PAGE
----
2. Smile, stay relaxed, don't cross your arms or hug yourself and make eye contact with leaders on and off the floor. This shows you as being friendly and approachable. As a man let me tell you we are often stupid when it comes to what a woman wants and easily intimidated. Help us out. Make it obvious you would like to be approached.
3. Tap your feet and sway or bounce in time with the music. If you look like you really want to dance we are much more likely to ask you.
4. Don't turn down offers to dance if at all possible. As clueless as us guys often are we always notice when other guys get shot down. It is part of the Alpha Male pack leader instinct, we are always aware of how other guys are doing with the chicks. If you turn down one guy you are less likely to be asked to dance. If you turn down multiple guys, you can expect to be seen as "out of our league". Does this make sense? Not from your POV, but from ours yes. If the song is too fast, or a style you don't dance, communicate this to the gentleman asking for the dance. Ask for another song. If you have a specific style you dance, ask him for the next song of that style. Look him in the eye, smile, and touch his hand, arm, or shoulder when you ask. This shows us you are sincere, and truely wish to dance the next [insert dance here] with us.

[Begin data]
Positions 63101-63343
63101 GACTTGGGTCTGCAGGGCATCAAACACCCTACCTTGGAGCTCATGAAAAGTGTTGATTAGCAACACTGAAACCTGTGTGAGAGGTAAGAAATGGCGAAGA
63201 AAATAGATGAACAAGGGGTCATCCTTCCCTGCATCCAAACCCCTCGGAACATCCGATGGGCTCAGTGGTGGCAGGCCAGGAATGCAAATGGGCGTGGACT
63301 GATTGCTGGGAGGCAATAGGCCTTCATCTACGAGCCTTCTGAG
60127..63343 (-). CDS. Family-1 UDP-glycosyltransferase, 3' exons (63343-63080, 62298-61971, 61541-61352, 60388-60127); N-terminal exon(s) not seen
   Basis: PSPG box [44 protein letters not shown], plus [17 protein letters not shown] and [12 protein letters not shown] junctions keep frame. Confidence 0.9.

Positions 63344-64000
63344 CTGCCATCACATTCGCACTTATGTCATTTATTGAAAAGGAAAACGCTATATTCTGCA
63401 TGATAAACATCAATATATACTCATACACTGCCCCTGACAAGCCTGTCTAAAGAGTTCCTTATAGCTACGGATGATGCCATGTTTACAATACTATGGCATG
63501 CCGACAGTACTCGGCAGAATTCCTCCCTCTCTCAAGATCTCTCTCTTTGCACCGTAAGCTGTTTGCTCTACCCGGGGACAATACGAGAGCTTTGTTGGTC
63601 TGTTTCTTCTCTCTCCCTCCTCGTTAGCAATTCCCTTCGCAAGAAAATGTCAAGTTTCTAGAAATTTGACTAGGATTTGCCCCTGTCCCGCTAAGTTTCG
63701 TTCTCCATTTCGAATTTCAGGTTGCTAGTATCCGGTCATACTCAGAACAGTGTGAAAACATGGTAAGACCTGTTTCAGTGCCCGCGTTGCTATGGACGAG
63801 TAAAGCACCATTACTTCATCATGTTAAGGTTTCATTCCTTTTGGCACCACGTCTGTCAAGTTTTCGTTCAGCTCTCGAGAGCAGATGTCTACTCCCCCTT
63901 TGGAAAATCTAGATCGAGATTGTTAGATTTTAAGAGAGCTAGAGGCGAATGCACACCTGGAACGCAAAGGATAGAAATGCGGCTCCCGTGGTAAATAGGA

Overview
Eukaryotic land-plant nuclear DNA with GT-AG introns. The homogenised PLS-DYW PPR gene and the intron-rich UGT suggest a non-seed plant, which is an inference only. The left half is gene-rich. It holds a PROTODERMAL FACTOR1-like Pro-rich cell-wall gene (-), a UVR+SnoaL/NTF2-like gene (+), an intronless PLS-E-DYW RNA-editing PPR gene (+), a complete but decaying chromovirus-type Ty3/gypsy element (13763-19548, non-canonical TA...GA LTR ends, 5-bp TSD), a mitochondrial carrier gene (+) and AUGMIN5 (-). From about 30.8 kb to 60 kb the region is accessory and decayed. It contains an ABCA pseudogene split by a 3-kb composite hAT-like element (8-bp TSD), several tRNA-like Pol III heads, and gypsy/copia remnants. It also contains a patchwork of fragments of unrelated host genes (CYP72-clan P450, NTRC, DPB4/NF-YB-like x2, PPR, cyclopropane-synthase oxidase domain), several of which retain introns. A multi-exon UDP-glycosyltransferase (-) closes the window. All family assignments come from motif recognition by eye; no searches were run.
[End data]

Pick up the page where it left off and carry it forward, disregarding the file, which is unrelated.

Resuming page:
5. Flirt. Do I really need to explain this one? We are pretty simple. If you can attract our attention we are much more likely to remember you over all the other follows and ask you not just once but several times in a night. Now there are lots of levels of flirting... Making and maintaining eye contact is number one. Touch yourself, your body, your face, your hair. Laught, it doesn't really matter at what just laugh. Compliment us. Find some excuse to start a conversation and then compliment us... complimenting us on our dancing is ridiculously obvious you say? Did I mention men are simple? Flattery truely will get you everywhere. Touching us repeatedly or for a breath or two is sure fire, but... unless you are a practiced flirt, this one can backfire, and end up with a guy thinking you are interested in him rather than interested in dancing. Not recommended for beginners.